Smoking has been proven to cause many health issues, including cancer and heart disease. For diabetics, the risk for heart disease, kidney disease and nerve damage is even greater if you smoke. Talk with your doctor about ways you can stop smoking or find a smoking cessation program. Because the long-term effects of e-cigarette use are not known, the American Diabetes Association cautions individuals about using them as a substitute for smoking tobacco cigarettes.
3. Try to follow a healthy meal plan.
Nutrition and healthy eating play a big role in overall health. Understanding how different foods affect your blood sugar is a big step in getting your diabetes under control and can help you achieve and maintain a healthy weight. All foods can be worked in to a healthy meal plan safely once you understand meal planning for diabetes. Your doctor can refer you to a Registered Dietitian or Diabetes Educator who can help teach you the how to create a healthy meal plan for your diabetes.
4. Plan for pregnancy.
If you are a diabetic and want to become pregnant, it is important for your health and the health of your baby to make sure your blood sugars are under control first. Talk with your doctor about what your target A1C result should be before getting pregnant. Once you become pregnant, it’s important for you to work closely and frequently with your healthcare team throughout each trimester. As your baby grows, and your body changes, so does your regimen for controlling your blood sugars.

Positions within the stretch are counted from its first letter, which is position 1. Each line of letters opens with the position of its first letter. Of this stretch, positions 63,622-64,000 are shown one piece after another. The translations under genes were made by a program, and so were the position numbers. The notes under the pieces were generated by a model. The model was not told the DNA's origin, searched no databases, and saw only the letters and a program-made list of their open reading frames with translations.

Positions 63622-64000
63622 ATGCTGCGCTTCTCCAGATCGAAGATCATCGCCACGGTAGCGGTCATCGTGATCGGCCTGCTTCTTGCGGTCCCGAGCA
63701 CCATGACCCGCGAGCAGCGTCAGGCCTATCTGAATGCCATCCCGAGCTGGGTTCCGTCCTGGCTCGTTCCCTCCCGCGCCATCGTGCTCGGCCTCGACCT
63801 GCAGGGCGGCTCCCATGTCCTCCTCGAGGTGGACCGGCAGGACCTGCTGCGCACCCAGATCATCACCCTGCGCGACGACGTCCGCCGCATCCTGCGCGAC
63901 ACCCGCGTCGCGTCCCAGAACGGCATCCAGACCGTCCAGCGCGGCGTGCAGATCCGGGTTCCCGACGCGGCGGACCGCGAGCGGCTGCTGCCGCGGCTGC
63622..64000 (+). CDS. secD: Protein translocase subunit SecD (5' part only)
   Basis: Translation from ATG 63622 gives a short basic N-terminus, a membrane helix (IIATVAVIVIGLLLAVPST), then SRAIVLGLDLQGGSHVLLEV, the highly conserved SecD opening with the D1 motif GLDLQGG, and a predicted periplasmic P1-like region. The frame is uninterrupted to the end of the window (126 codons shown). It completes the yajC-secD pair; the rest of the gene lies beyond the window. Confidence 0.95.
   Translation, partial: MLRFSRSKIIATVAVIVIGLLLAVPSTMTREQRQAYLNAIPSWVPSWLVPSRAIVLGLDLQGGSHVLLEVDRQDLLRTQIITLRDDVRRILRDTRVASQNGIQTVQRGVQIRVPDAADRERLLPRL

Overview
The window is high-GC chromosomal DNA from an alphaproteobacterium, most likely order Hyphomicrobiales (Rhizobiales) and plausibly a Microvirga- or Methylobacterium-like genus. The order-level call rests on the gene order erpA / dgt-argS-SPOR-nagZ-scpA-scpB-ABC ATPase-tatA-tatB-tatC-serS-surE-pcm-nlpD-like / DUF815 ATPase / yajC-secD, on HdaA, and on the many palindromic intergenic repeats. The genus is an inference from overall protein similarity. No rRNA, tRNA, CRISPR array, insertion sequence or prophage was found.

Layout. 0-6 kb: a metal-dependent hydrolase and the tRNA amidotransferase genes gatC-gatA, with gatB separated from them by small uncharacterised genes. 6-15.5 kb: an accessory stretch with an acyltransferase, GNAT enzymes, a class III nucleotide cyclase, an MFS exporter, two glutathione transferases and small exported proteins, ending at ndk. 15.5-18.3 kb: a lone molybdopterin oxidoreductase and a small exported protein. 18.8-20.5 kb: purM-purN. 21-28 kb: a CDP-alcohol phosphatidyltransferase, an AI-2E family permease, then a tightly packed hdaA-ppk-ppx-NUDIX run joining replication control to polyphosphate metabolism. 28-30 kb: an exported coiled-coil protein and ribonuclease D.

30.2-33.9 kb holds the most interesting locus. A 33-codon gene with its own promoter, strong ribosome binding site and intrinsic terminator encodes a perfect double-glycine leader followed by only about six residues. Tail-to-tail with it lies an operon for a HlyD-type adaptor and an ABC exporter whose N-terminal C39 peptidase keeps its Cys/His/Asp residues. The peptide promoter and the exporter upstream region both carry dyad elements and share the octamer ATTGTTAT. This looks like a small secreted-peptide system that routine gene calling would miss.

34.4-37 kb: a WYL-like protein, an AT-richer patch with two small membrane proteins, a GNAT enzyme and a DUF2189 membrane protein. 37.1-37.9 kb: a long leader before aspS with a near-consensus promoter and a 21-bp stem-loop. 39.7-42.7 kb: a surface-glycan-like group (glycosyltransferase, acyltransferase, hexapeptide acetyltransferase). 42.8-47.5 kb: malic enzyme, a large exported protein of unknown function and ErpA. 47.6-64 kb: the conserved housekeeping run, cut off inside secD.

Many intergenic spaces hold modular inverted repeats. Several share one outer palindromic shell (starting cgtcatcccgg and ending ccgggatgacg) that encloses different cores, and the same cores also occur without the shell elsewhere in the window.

5. Give yourself a break.
One of the keys to successful diabetes management is understanding how to cope with a chronic disease. Understanding that you don’t have to be perfect to manage your diabetes will allow you to enjoy life without feeling guilty or out of control. An occasional slip-up is to be expected. Put a plan in place to bring you back on track. It is important to understand that diabetes is a progressive disease and while we can try to control it each step of the way, we need to understand that sometimes things are not our fault. We may need to have a medication adjustment or a change in routine to get things back in check.
6. Be the leader of your diabetes care team.